What You Need To Know About Tyre Pressure Monitoring Systems

What You Need To Know About Tyre Pressure Monitoring Systems

Posted on June 12, 2015 by

Shredded tyre at the side of a roadYou may not have known this (we didn’t!) but since November 2014, all new vehicles have been fitted with tyre pressure monitoring systems as standard. Some manufacturers had been using the technology for quite some time beforehand, so you may well have an older vehicle which uses the safety system to make sure tyre pressure stays at an appropriate level, as well as checking for any unusual temperature changes.

The monitors work by transmitting data from a pressure sensor in the dust cap protecting the valve of each tyre to the dashboard. A warning light on the dashboard alerts the driver to any potentially concerning changes to the tyre pressure, such as low or imbalance pressure. Generally, the monitoring system will be programmed to transmit information of changes of at least 6-7 psi or around 20% of the tyre’s overall pressure. As you may expect, the monitoring system will need to be regularly checked and maintained, just as with any other piece of equipment in your vehicle. Replacement may also be required periodically.

Why install a tyre pressure monitoring system?

If you have an older vehicle which wasn’t equipped with a tyre pressure monitoring system as standard and are considering having one installed, you may be asking yourself what the benefits of doing so are. There is a good reason for manufacturers deciding to include the equipment in all new builds, meaning it is definitely worth fitting one if possible.

The benefits of a tyre pressure monitoring system include:

  • Improved safety as properly inflated tyres result in shorter, more reliable braking distances
  • Lower fuel consumption when driving on properly inflated tyres
  • Reduced CO2 emissions achieved by driving on correctly inflated tyres
  • Reduced risk of tears in tyre surface

Maintaining a tyre pressure monitoring system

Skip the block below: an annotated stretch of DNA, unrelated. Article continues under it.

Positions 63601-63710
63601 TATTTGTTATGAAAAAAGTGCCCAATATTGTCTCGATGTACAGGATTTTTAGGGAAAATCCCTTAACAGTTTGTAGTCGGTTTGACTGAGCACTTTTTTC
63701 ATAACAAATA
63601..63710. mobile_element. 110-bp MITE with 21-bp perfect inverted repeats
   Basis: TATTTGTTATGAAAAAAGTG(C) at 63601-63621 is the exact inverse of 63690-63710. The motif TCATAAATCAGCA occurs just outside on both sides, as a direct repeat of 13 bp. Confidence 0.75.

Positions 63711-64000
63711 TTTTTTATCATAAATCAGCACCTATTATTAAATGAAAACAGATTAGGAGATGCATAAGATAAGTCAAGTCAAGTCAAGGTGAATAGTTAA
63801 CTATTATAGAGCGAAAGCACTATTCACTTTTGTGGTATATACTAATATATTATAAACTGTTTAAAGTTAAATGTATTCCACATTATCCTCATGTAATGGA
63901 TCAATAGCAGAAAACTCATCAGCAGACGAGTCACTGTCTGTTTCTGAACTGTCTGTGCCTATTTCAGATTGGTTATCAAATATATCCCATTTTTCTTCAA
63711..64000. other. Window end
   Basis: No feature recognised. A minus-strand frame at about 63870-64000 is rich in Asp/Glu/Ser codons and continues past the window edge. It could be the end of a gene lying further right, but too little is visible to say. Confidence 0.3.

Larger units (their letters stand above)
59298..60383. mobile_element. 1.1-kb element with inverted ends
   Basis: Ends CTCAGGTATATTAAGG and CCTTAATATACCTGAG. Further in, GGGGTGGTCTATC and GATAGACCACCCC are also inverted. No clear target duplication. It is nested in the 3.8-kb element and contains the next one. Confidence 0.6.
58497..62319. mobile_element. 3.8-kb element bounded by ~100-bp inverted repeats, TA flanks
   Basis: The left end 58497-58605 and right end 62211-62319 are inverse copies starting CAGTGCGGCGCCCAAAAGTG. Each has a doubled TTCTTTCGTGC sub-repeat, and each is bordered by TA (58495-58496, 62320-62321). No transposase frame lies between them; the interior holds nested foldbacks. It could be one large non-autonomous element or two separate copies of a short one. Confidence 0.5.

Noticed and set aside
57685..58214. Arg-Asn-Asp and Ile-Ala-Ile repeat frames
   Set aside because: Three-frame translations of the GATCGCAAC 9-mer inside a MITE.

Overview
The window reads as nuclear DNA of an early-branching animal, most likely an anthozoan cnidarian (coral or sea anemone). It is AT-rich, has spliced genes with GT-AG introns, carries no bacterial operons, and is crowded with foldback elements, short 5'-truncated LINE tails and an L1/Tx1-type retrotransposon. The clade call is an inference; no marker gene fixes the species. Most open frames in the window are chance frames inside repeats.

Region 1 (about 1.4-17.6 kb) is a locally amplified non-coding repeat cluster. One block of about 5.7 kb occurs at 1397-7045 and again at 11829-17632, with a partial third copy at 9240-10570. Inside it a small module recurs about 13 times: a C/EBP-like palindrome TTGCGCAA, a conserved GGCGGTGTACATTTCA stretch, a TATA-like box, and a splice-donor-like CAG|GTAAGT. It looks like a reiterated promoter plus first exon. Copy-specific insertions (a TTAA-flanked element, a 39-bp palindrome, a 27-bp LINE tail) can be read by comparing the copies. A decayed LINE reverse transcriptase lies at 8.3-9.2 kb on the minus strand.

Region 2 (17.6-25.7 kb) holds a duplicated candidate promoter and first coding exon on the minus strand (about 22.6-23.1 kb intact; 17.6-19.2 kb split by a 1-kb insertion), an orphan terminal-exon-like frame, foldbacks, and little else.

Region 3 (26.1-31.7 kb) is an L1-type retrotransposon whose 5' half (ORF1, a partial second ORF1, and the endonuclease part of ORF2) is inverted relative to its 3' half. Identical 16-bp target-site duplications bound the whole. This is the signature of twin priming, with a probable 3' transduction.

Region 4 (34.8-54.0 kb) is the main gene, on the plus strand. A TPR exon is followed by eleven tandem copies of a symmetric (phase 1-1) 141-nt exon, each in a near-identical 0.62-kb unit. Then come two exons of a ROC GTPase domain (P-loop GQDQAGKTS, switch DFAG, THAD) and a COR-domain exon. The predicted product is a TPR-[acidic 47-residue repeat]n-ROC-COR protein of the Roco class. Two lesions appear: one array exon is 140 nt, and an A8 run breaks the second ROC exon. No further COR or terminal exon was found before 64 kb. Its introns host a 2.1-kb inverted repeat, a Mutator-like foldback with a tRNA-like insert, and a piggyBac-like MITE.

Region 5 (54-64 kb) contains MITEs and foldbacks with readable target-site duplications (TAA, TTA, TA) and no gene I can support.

If you do buy a new vehicle which has a TPMS installed as standard, or decide to fit one to your existing vehicle, bear in mind that the systems now form part of the MOT test. As such, a fault in the system will result in an “advisory” for vehicles produced before 2012, while a newer vehicle will fail MOT testing should the warning light be illuminated.

Your TPMS should be checked regularly and included as part of any service carried out on your vehicle. As a general rule of thumb, the system should last approximately 6 years or 100,000 miles before the valve pressure sensor batteries need to be replaced. Should a full replacement be required, most mechanics will be able to install a new sensor which clones existing information, or as near as possible.

TyrePal tyre pressure monitoring system

Our friends at TyrePal have provided us with the following information, explaining why tyre pressure monitoring systems are important for those towing caravans.

It is a known fact that blow-outs are a major factor in insurance claims especially with caravans – one insurance company reports that of their road traffic accident claims:

  • 33% resulted from tyre blow-out
  • 33% resulted from collisions with other road users
  • 14% were caused by wheel loss
  • 9% were caused by detachment of the unit from the tow vehicle
  • 9% as a result of a snaking incident
  • 2% due to unidentified causes